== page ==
KUALA LUMPUR, Dec 17 — Convinced that the coming 13th general election will still be riddled with discrepancies, Bersih 2.0 plans to monitor the polls process by employing thousands more “citizen observers” as their eyes and ears on polling day.
The electoral reform group has already launched its “Jom Pantau” and “Jom 100” but co-chairman Datuk Ambiga Sreenevasan (picture) said today that these campaigns will be expanded next month to keep the pressure on the authorities.
The activist and renowned lawyer insisted that the polls would not be as clean as Bersih 2.0 wants and the best way to keep the authorities in check is by increasing voter turnout and employing citizens to watch out for any hanky-panky on polling day.
“Can we expect true reform before the 13th general election? The answer to that is no,” she told a press conference with several other Bersih 2.0 steering committee members here.
“As a result, we will do what we can to ensure there will be free and fair elections,” she said.
Ambiga said “Jom 100” was Bersih 2.0’s initiative to encourage more voters to come out to cast their ballots on polling day.
She said Bersih 2.0 hopes that at least 85 or 90 per cent of the 13 million eligible voters nationwide will participate in the polls. The coming election is expected to be the most closely-fought contest to date between the ruling Barisan Nasional (BN) and the federal opposition, which will be entering the fight for the first time as Pakatan Rakyat (PR).
“Large numbers on polling day can minimise or at least mitigate fraud to a certain degree,” Ambiga said.
Under “Jom Pantau”, the civil society leader said Bersih 2.0 hopes to employ its own observers, particularly in key constituencies, to keep a look out for any discrepancies during polling day.
“They will work the ground and report to us. I think we need to make sure that the election is peaceful, clean and fair... That’s what we all want,” she said.
Ambiga said Bersih 2.0’s latest plans were born out of frustration that despite its push over the past few years, the government and the Election Commission’s (EC) polls reform efforts have been unsatisfactory.
She continued to sound the EC for purportedly being “insincere”, pointing out to how the agency had only recently decided to set up a special unit to clean up the electoral roll.
“I think you all know that cleaning the roll is the most important demand.
“But the EC chief himself, in April this year, claimed that Malaysia’s voter roll is the cleanest in the world.
“Yet after many, many months of claiming this, finally the EC sets up a special unit to clean the roll,” she said.
But Ambiga insisted that even this effort was insincere as no representatives of political parties of civil society groups were invited to participate in the unit’s work.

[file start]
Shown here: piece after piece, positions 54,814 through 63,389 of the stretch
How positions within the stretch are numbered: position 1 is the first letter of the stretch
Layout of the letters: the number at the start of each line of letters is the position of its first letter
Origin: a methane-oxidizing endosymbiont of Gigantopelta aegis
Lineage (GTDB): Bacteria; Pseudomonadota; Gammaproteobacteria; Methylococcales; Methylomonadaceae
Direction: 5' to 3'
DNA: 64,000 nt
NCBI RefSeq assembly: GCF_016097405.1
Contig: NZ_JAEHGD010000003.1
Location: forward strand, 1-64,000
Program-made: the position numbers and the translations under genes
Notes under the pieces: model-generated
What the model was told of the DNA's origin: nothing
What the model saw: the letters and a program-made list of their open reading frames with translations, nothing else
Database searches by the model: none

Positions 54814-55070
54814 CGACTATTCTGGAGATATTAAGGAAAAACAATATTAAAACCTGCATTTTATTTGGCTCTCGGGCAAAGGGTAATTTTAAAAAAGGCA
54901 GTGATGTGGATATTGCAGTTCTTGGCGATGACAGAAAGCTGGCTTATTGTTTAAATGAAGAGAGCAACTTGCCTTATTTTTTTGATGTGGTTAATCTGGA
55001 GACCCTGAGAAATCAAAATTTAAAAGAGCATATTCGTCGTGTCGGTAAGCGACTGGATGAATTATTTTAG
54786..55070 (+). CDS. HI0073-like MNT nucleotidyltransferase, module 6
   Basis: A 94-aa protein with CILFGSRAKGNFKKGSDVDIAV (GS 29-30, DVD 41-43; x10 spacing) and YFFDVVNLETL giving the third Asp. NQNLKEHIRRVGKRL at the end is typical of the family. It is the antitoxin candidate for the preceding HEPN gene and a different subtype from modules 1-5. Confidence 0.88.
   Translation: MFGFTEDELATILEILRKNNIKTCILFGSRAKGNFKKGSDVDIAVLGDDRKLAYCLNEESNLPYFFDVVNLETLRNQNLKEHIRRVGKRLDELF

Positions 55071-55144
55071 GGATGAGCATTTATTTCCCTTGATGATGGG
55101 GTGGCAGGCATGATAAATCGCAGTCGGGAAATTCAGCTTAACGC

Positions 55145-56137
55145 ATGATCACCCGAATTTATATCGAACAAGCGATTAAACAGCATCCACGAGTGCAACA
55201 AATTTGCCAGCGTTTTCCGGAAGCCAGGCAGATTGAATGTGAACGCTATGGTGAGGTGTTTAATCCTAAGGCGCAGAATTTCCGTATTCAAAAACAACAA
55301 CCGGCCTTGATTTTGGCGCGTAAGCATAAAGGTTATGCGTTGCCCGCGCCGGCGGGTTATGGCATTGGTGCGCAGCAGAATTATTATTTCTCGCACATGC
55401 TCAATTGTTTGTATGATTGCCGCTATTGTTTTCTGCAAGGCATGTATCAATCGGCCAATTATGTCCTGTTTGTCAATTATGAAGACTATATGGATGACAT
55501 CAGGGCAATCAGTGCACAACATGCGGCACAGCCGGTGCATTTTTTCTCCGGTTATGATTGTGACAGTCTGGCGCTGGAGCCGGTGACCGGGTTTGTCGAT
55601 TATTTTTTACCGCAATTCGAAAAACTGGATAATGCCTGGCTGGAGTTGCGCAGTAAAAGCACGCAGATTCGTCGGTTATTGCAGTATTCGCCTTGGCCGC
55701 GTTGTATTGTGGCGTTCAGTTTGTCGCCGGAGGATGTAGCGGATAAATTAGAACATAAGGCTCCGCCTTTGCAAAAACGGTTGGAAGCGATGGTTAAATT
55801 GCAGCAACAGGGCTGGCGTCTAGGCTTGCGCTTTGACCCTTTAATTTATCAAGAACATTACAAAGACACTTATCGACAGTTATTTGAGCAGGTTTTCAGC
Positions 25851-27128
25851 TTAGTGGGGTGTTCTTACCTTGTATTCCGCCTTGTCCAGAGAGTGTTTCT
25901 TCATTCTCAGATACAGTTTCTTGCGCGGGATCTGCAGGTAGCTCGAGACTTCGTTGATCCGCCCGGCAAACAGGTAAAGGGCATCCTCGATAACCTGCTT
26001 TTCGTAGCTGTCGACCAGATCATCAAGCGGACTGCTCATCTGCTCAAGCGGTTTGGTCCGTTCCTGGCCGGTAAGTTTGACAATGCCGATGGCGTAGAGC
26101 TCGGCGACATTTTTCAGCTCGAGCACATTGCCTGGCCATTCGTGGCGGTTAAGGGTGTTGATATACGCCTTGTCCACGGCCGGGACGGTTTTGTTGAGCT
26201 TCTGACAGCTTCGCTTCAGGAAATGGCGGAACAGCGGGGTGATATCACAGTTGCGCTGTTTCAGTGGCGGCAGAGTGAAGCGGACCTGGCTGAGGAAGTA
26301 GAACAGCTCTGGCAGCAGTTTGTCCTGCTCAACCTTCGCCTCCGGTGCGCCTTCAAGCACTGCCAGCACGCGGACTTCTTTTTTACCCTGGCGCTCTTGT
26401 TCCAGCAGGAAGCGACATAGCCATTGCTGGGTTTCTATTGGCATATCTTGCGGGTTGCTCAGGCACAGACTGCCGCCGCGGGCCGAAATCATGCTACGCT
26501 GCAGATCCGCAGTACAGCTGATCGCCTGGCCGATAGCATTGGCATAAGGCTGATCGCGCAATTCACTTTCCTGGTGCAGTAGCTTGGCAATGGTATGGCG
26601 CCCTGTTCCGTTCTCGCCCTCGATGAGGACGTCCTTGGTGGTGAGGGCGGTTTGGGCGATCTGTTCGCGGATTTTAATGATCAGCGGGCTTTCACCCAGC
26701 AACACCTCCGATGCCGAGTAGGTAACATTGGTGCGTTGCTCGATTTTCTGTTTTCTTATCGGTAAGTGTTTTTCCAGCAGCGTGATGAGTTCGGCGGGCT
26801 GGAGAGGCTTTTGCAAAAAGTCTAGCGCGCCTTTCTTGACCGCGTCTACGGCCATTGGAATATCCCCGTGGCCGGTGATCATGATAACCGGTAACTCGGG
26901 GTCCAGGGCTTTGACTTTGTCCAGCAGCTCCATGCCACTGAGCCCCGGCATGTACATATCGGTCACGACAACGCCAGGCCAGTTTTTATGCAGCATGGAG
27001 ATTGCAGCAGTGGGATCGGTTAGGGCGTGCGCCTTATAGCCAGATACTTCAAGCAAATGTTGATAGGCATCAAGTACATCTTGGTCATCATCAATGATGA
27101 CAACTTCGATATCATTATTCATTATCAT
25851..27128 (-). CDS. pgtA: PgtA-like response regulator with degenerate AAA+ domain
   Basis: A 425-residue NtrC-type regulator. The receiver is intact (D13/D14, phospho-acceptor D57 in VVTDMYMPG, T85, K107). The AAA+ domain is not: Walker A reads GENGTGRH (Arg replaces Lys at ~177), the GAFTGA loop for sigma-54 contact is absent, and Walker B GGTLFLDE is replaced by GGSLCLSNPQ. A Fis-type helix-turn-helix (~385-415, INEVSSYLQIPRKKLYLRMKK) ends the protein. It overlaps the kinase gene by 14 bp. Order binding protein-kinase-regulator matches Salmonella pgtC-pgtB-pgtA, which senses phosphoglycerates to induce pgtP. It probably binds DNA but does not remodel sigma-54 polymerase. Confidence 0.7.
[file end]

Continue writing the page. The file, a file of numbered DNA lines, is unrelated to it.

“It is truly an act of bad faith to set up the unit on the eve of the polls,” she said.
Ambiga also complained that the EC had failed to fulfil other key demands of Bersih 2.0, including an undertaking that all contesting parties would be given free and fair access media, allowing international observers during polling day and a strict commitment to put a stop to all forms of political violence before or during campaigning.
“We should not vote for any candidate who supports political violence or support those who lead us to keep quiet.
“What is important to note about political violence is that it is a symptom of a flawed election, or of a bigger disease, which is what we are going to face,” she said.
Bersih 2.0, a coalition of more than 82 non-governmental organisations, had held its second rally for free and fair elections since 2007 on July 9 last year, earning international recognition when scenes of chaos and violence were plastered in the foreign media.
To recoup from the negative attention following the protest, the Najib administration moved to enact the Peaceful Assembly Act and mooted a parliamentary select committee on electoral reforms.
But the reforms proved unsatisfactory to Bersih 2.0 and a third protest, called “Bersih 3.0”, was held on April 28 this year.
The “sit-in protest”, which was meant to be peaceful, however resulted in violence when tens of thousands of people clashed with armed riot police after barricades surrounding the historic Dataran Merdeka were breached.
The police had earlier erected razor-wire fences and plastic and steel barricades around the venue to stop protesters from using it for the rally.
Since the event, scores of reports have been lodged against the police, alleging brutality, while the government has had to fend off negative publicity for its alleged mishandling for the otherwise peaceful event.